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By Jesse Saffron | When I first read University of Pennsylvania professor Marybeth Gasman’s June 12 Inside Higher Education op-ed titled “Give the Money Back,” I was baffled by the author’s strong, hyper-political opposition to the Koch brothers’ recent $25 million donation to the United Negro College Fund. Because the money will be used to fund college scholarships for qualified black students, it seemed odd that Gasman, who staunchly supports historically black colleges and universities, wants the UNCF to return the money. In her view, the donation is “tainted” because the Koch brothers have, in the past, donated “huge amounts of money to Tea Party candidates who oppose many policies, initiatives, and laws that empower African Americans.”

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George Leef, writing in today’s Pope Center feature, argues that critics of the scholarship fund, such as Professor Gasman, are misguided:

Money is fungible. Any dollar has exactly the same worth as any other dollar. Money is also sterile – it does not magically transmit whatever real or imaginary evil the person who earned it may have done to the next person who takes the dollar in trade or as a gift. Quite a few people who have done horrible things during their lives make bequests to their churches. Those churches are not contaminated with crimes of the givers.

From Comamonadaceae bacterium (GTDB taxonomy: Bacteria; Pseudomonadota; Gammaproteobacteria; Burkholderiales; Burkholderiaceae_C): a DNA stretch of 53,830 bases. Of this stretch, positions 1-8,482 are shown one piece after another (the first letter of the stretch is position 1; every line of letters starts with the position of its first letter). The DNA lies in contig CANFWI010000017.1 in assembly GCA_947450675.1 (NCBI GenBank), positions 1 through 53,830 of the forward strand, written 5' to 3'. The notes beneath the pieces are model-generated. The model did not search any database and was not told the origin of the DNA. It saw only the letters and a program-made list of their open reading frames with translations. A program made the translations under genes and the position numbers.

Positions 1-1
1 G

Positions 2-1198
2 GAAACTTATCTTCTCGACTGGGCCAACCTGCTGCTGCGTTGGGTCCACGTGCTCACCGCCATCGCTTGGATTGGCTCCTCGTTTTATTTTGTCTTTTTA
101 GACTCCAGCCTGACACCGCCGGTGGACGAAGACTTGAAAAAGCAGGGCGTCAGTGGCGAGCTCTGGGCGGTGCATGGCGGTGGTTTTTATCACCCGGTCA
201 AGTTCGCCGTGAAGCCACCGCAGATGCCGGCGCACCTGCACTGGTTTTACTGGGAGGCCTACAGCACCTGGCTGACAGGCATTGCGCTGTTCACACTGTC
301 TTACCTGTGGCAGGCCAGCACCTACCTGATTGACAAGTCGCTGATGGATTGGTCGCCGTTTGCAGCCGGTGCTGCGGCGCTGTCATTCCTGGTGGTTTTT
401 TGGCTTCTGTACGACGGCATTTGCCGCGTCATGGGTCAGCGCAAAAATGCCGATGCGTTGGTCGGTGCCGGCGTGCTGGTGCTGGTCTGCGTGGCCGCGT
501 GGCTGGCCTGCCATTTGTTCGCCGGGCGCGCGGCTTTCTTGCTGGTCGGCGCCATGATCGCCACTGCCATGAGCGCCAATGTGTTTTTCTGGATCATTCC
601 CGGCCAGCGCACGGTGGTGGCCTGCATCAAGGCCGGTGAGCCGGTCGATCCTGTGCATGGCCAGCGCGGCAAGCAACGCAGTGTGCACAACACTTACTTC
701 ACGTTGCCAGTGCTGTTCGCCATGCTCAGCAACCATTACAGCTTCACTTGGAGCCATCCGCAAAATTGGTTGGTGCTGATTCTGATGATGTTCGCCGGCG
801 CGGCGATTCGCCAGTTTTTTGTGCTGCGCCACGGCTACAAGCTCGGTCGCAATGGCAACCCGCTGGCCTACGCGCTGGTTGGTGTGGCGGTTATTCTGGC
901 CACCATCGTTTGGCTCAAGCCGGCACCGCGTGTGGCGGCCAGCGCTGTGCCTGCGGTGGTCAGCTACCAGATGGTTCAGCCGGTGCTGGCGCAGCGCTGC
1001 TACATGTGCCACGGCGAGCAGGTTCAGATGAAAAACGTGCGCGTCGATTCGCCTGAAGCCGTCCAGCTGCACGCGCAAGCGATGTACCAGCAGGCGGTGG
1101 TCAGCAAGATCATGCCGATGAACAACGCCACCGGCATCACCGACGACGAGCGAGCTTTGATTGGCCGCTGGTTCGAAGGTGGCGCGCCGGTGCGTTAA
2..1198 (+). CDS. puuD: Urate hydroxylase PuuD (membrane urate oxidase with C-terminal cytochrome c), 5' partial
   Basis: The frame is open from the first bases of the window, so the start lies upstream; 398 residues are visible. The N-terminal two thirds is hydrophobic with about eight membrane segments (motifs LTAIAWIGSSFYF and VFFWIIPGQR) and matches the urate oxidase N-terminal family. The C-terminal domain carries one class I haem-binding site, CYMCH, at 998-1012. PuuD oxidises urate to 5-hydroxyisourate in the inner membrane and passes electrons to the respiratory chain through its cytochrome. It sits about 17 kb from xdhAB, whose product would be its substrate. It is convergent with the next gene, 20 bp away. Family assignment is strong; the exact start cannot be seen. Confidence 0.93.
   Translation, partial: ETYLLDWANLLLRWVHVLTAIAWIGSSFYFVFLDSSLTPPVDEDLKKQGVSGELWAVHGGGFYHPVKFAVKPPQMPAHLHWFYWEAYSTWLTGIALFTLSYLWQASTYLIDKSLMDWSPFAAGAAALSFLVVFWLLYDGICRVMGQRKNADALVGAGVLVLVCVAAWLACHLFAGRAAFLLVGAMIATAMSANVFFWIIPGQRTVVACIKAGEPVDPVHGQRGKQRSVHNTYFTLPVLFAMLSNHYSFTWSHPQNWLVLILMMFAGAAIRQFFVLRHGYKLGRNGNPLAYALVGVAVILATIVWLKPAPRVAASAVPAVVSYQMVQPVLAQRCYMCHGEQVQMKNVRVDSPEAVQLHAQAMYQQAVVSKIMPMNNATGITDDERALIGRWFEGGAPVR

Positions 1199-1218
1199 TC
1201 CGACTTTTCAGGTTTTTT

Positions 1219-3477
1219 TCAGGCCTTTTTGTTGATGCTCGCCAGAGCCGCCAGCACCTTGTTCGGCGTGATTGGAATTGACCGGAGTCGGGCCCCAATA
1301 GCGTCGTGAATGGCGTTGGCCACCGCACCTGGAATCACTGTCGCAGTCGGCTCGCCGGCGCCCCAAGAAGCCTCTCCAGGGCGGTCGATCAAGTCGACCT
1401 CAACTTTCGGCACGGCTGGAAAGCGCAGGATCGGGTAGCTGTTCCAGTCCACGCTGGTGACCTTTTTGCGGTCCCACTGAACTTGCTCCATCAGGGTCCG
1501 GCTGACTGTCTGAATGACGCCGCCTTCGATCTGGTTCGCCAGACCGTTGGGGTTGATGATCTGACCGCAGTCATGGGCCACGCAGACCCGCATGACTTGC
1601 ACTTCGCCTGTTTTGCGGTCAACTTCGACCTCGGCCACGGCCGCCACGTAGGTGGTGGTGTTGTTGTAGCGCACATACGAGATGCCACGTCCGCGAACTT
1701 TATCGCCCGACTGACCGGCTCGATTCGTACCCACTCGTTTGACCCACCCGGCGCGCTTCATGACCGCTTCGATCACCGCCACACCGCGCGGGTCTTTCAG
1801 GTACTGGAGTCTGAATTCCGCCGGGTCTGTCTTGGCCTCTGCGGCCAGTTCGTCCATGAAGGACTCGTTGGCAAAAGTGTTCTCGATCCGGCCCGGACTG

Don’t take that quote as a concession by Leef that the Koch brothers have “done horrible things.” On the contrary, Leef says that, had the Koch brothers’ limited government philosophy been adopted decades ago, blacks would be much better off today. He also points out that the brothers’ gift and high expectations for scholarship recipients will benefit future black students and that, instead of attempting to score political points, supporters of the UNCF and HBCUs should look for more ways to collaborate along charitable, voluntary lines with organizations and people like the Kochs.

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Pecksniffian Pundits Pan Koch Scholarship Money

© 2014. The National Review.